Excerpt Plato finds democracy next to tyranny. Why does he think so low of democracy? Explain your position towards his criticism.
THIS essay examines the idea of tolerance in our advanced industrial society.
The conclusion reached is that the realization of the objective of tolerance would call for intolerance toward prevailing policies, attitudes, opinions, and the extension of tolerance to policies, attitudes, and opinions which are outlawed or suppressed.
In other words, today tolerance appears again as what it was in its origins, at the beginning of the modern period--a partisan goal, a subversive liberating notion and practice. Conversely, what is proclaimed and practiced as tolerance today, is in many of its most effective manifestations serving the cause of oppression.
The author is fully aware that, at present, no power, no authority, no government exists which would translate liberating tolerance into practice, but he believes that it is the task and duty of the intellectual to recall and preserve historical possibilities which seem to have become utopian possibilities--that it is his task to break the concreteness of oppression in order to open the mental space in which this society can be recognized as what it is and does.
Tolerance is an end in itself. The elimination of violence, and the reduction of suppression to the extent required for protecting man and animals from cruelty and aggression are preconditions for the creation of a humane society. Such a society does not yet exist; progress toward it is perhaps more than before arrested by violence and suppression on a global scale.
As deterrents against nuclear war, as police action against subversion, as technical aid in the fight against imperialism and communism, as methods of pacification in neo-colonial massacres, violence and suppression are promulgated, practiced, and defended by democratic and authoritarian governments alike, and the people subjected to these governments are educated to sustain such practices as necessary for the preservation of the status quo.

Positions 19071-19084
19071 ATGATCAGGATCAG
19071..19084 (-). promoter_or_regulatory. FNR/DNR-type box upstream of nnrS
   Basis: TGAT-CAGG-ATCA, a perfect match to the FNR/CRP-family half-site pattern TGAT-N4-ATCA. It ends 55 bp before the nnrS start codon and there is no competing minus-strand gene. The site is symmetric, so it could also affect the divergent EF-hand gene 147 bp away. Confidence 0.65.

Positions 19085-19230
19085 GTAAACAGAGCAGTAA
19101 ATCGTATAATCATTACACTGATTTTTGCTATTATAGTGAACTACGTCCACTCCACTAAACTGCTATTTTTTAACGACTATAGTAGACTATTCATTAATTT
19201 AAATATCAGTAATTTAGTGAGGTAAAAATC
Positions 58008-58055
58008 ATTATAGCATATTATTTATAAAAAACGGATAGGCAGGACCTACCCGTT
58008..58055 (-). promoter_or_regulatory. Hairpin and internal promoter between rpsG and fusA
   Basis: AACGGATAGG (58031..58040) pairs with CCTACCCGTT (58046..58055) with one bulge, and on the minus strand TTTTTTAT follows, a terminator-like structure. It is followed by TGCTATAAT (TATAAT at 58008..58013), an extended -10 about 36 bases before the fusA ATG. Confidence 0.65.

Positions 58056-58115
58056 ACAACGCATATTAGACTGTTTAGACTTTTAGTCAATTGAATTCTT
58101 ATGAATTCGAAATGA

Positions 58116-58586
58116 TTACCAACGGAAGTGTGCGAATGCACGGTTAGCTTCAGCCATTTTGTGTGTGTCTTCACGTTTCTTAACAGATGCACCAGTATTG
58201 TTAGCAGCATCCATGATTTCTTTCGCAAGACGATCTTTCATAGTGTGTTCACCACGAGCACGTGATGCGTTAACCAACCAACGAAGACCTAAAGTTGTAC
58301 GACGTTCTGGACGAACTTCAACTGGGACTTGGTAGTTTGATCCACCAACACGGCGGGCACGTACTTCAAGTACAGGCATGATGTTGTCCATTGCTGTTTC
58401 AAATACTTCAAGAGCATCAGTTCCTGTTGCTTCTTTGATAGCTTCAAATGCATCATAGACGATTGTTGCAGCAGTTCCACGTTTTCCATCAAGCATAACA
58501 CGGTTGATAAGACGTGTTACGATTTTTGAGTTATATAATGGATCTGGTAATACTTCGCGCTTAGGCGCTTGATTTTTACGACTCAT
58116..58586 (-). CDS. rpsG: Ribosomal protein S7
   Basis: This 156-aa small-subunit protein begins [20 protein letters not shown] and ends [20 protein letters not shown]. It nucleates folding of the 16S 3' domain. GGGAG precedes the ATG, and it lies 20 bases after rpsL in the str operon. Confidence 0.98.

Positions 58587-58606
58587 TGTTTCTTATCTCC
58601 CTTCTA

Tolerance is extended to policies, conditions, and modes of behavior which should not be tolerated because they are impeding, if not destroying, the chances of creating an existence without fear and misery. This sort of tolerance strengthens the tyranny of the majority against which authentic liberals protested.
The political locus of tolerance has changed: Tolerance is turned from an active into a passive state, from practice to non-practice: It is the people who tolerate the government, which in turn tolerates opposition within the framework determined by the constituted authorities.
Tolerance toward that which is radically evil now appears as good because it serves the cohesion of the whole on the road to affluence or more affluence.
The toleration of the systematic moronization of children and adults alike by publicity and propaganda, the release of destructiveness in aggressive driving, the recruitment for and training of special forces, the impotent and benevolent tolerance toward outright deception in merchandizing, waste, and planned obsolescence are not distortions and aberrations, they are the essence of a system which fosters tolerance as a means for perpetuating the struggle for existence and suppressing the alternatives.
The authorities in education, morals, and psychology are vociferous against the increase in juvenile delinquency; they are less vociferous against the proud presentation, in word and deed and pictures, of ever more powerful missiles, rockets, bombs--the mature delinquency of a whole civilization.
According to a dialectical proposition it is the whole which determines the truth--not in the sense that the whole is prior or superior to its parts, but in the sense that its structure and function determine every particular condition and relation.
Thus, within a repressive society, even progressive movements threaten to turn into their opposite to the degree to which they accept the rules of the game.
To take a most controversial case: In such a case, freedom of opinion, of assembly, of speech becomes an instrument for absolving servitude. And yet and only here the dialectical proposition shows its full intent the existence.
Generally, the function and value of tolerance depend on the equality prevalent in the society in which tolerance is practiced.